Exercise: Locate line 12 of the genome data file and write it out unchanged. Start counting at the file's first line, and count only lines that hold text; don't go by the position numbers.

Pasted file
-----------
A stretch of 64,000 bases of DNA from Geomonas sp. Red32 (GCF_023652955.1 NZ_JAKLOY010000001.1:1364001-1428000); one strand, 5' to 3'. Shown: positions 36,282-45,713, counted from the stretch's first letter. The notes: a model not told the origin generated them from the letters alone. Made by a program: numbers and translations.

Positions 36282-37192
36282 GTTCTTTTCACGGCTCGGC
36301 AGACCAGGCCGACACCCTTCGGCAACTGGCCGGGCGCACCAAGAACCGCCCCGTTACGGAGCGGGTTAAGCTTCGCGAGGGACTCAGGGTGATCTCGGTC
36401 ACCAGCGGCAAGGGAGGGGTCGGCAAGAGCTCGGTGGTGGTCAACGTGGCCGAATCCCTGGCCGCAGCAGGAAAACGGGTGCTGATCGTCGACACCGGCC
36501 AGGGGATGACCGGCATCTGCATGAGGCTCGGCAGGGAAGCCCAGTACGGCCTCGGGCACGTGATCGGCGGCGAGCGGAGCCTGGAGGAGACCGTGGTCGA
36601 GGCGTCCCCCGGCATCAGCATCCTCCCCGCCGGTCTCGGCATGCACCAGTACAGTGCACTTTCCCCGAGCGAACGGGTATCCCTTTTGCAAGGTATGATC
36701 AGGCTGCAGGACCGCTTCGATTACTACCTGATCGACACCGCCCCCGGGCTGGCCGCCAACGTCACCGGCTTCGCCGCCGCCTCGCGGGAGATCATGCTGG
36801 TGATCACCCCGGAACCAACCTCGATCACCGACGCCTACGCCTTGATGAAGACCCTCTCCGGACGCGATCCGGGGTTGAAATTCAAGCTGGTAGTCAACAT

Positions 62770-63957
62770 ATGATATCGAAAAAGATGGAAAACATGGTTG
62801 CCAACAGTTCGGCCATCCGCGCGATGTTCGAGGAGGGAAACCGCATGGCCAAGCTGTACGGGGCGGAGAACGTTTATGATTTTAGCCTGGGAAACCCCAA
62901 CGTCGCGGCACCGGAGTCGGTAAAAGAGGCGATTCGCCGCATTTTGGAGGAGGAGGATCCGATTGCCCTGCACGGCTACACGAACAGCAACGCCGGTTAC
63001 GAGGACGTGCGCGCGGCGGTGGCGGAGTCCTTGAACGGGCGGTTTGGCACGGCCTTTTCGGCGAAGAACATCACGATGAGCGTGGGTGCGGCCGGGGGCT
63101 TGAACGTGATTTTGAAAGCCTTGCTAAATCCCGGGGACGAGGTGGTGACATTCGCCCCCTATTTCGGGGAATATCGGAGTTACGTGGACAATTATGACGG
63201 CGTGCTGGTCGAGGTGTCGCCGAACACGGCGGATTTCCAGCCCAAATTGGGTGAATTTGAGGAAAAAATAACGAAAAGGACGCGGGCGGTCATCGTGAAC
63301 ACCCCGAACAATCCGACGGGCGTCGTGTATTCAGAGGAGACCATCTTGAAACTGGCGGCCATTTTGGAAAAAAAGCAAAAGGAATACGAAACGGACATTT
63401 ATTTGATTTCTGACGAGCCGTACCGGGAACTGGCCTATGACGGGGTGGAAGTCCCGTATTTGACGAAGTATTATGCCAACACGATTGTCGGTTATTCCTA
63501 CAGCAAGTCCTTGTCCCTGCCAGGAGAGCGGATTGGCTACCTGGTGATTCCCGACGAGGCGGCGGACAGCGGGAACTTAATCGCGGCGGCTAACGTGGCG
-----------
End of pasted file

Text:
62801 CCAACAGTTCGGCCATCCGCGCGATGTTCGAGGAGGGAAACCGCATGGCCAAGCTGTACGGGGCGGAGAACGTTTATGATTTTAGCCTGGGAAACCCCAA